In order to display extra information about the failed SSH logins, issue the command as shown in the below example.
#egrep "Failed|Failure" /var/log/auth.log
In CentOS or RHEL, the failed SSH sessions are recorded in /var/log/secure file. Issue the above command against this log file to identify failed SSH logins.
#egrep "Failed|Failure" /var/log/secure
Sample output
Dec 29 16:11:01 localhost sshd[32526]: Failed password for root from 192.168.101.111 port 31729 ssh2
Dec 29 16:11:04 localhost sshd[32526]: Failed password for root from 58.218.198.264 port 31729 ssh2

Saturday, November 18, 2017

how to install and configure aws cli on linux ?

AWS Command Line Interface (CLI). Depending on your operating system ways are different for installation. I will show you installation of AWS CLI on Ubuntu and CentOS Linux OS.

Install AWS Command Line Interface ( CLI)
 Install AWS CLI in Ubuntu Linux
Pip is recommended method of installing AWS CLI on Linux which is python based tool helps in install, upgrade, and remove Python packages.
– Install python-pip package using apt-get
[root@linuxforfreshers~] apt-get install python-pip

Install AWS CLI using pip command

[root@linuxforfreshers~] pip install awscli

– Configure AWS CLI

You can configure it using “aws configure” command.

While configuring, it will ask you for the several information like AWS Access Key ID, AWS Secret Access Key, Default region name, Default output format. You need to provide that information. In my case below is the Access Key and Secret Access Key.

AWS Access Key = AKIAJRSF3SHFXWALVL2A
AWS Secret Access Key = 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

Let’s configure it using command.

[root@linuxforfreshers~] aws configure
AWS Access Key ID [None]: AKIAJRSF3SHFXWALVL2A
AWS Secret Access Key [None]: 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
Default region name [None]: us-east-1
Default output format [None]:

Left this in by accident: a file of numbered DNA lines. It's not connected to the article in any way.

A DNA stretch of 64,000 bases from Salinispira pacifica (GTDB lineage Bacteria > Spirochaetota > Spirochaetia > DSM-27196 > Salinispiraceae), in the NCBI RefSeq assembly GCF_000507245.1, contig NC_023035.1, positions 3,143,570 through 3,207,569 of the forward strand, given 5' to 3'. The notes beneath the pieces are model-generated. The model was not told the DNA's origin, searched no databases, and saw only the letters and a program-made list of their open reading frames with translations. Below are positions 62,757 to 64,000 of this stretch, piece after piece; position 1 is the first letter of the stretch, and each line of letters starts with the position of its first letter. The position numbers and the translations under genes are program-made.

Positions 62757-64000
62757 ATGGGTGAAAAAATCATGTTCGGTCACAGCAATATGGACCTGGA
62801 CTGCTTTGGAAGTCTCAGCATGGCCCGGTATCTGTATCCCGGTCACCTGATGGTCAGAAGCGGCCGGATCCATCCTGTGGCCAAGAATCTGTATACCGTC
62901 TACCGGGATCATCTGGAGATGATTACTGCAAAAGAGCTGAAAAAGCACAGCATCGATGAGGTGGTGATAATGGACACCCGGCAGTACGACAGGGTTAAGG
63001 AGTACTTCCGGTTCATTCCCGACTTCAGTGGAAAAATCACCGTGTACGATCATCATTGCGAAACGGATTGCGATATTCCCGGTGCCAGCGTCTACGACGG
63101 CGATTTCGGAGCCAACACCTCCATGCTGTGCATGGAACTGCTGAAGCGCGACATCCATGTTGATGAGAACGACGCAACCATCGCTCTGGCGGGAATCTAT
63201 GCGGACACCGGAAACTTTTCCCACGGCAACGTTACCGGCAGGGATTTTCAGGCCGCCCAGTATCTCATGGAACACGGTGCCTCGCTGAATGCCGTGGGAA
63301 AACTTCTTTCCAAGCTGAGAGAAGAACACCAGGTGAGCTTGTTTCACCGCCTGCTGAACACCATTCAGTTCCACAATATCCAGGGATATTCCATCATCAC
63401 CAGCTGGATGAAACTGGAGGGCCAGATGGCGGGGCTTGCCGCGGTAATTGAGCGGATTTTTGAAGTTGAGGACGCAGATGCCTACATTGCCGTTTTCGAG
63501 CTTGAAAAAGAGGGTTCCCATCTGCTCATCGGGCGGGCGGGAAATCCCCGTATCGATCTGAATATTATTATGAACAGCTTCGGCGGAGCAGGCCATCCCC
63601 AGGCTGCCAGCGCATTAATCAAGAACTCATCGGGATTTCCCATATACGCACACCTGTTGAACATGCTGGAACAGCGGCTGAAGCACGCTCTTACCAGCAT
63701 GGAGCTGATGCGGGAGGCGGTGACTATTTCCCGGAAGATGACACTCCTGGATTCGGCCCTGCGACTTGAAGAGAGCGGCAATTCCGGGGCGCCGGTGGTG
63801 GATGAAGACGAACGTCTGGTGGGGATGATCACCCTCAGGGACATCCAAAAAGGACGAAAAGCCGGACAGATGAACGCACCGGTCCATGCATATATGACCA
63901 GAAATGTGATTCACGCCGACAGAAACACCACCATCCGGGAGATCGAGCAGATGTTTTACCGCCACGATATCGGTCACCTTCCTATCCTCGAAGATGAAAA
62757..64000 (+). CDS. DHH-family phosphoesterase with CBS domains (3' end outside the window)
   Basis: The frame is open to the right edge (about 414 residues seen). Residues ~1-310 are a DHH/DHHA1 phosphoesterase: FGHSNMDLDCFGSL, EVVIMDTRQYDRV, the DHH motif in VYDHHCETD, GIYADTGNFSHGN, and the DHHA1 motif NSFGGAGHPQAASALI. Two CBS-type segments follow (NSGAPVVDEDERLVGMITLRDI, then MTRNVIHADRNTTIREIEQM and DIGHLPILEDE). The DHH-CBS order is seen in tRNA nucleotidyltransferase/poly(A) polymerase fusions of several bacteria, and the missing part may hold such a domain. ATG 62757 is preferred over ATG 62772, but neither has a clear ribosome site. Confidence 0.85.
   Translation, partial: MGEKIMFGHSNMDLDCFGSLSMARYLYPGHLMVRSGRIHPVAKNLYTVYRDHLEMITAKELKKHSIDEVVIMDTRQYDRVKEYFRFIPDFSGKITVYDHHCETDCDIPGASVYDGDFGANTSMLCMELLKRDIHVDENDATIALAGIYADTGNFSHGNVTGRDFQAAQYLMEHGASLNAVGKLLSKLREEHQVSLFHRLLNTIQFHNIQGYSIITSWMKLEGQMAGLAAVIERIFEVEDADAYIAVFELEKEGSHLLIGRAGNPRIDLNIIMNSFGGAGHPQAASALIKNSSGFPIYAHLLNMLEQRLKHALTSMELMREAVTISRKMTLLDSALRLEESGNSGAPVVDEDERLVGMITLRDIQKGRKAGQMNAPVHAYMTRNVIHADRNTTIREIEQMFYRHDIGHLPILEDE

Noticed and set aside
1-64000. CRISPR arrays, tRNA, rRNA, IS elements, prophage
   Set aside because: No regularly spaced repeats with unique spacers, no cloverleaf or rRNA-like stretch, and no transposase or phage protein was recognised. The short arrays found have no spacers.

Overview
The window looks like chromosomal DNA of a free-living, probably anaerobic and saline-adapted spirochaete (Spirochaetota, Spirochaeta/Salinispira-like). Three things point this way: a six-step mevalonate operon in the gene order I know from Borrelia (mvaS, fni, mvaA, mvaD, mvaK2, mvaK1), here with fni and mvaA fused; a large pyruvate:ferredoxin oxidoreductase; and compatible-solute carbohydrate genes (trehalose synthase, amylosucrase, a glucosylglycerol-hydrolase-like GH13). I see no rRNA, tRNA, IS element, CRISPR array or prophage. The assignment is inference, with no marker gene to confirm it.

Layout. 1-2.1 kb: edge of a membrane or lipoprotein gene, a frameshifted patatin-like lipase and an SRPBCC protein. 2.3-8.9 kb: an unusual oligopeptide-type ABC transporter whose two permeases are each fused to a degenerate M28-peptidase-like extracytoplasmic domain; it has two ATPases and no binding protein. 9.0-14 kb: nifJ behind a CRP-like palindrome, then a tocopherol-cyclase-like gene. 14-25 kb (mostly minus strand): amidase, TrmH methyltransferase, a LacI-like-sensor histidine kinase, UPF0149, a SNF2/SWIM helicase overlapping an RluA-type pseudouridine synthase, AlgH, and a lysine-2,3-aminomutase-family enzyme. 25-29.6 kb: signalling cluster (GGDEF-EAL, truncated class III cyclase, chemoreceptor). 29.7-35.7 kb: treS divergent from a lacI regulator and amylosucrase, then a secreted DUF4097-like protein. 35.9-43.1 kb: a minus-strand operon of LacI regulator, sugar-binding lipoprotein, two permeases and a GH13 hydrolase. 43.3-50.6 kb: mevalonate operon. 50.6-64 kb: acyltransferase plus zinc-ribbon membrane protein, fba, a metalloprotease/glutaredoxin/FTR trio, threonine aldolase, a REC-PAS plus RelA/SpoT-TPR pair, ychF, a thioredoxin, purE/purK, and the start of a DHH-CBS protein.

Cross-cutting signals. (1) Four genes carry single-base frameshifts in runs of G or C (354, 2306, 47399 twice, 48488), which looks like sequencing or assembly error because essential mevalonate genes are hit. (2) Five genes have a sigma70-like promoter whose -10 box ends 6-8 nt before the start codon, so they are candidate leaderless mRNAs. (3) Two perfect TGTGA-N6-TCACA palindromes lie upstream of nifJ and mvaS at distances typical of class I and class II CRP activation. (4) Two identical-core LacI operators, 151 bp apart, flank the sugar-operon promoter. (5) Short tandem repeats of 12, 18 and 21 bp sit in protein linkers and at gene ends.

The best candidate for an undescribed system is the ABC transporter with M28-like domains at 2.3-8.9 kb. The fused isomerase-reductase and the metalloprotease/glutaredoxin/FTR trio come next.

[root@linuxforfreshers~]

Once configuration complete, It will create .aws folder in user’s home directory. Below is the content of .aws directory.
[root@linuxforfreshers~] ls .aws/
Config Credentials

[root@linuxforfreshers~] cat .aws/config
[default]
region = us-east-1
[root@linuxforfreshers~] cat .aws/credentials
[default]
aws_access_key_id = AKIAJRSF3SHFXWALVL2A
aws_secret_access_key = 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

[root@linuxforfreshers~]

 – Now Test if AWS CLI is installed correctly or not.

[root@linuxforfreshers~] aws help

If you are given wrong access_key u will get following error.

An error occurred (InvalidAccessKeyId) when calling the ListBuckets operation: The AWS Access Key Id you provided does not exist in our records.

– Check Version of AWS CLI.

[root@linuxforfreshers]aws --version
aws-cli/1.11.129 Python/2.7.6 Linux/4.4.0-59-generic botocore/1.5.92

Install AWS CLI in CentOS Linux

– Check if python is installed in your system or not. If not install it using below command.

[root@linuxforfreshers~]# yum -y install python

– Install Pip on Linux.
Download the installation script.
[root@linuxforfreshers~]# curl -O https://bootstrap.pypa.io/get-pip.py
  % Total    % Received % Xferd  Average Speed   Time    Time        Time  Current
                                    Dload  Upload   Total   Spent    Left  Speed
100 1388k  100 1388k    0       0   205k      0  0:00:06  0:00:06 --:--:--  265k
[root@linuxforfreshers~]#


Run the script with Python.

[root@linuxforfreshers~]# python get-pip.py
  Downloading pip-7.0.3-py2.py3-none-any.whl (1.1MB)
    100% |████████████████████████████████| 1.1MB 155kB/s
Collecting wheel
  Downloading wheel-0.24.0-py2.py3-none-any.whl (63kB)
    100% |████████████████████████████████| 65kB 252kB/s
Collecting argparse (from wheel)
  Downloading argparse-1.3.0-py2.py3-none-any.whl
Installing collected packages: pip, argparse, wheel
Successfully installed argparse-1.3.0 pip-7.0.3 wheel-0.24.0
[root@linuxforfreshers~]#



– Now install AWS command line using pip.

[root@linuxforfreshers~]# pip install awscli

– Let’s configure AWS CLI.

[root@linuxforfreshers~] aws configure
AWS Access Key ID [None]: AKIAJRSF3SHFXWALVL2A
AWS Secret Access Key [None]: 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
Default region name [None]: us-east-1
Default output format [None]:
[root@linuxforfreshers~]


– Verify either file and folder is created.



[root@linuxforfreshers~] ls .aws/
Config Credentials

[root@linuxforfreshers~] cat .aws/config
[default]
region = us-east-1
[root@linuxforfreshers~] cat .aws/credentials
[default]
aws_access_key_id = AKIAJRSF3SHFXWALVL2A
aws_secret_access_key = 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
[root@linuxforfreshers~]

Installation is complete now and you can start using aws cli.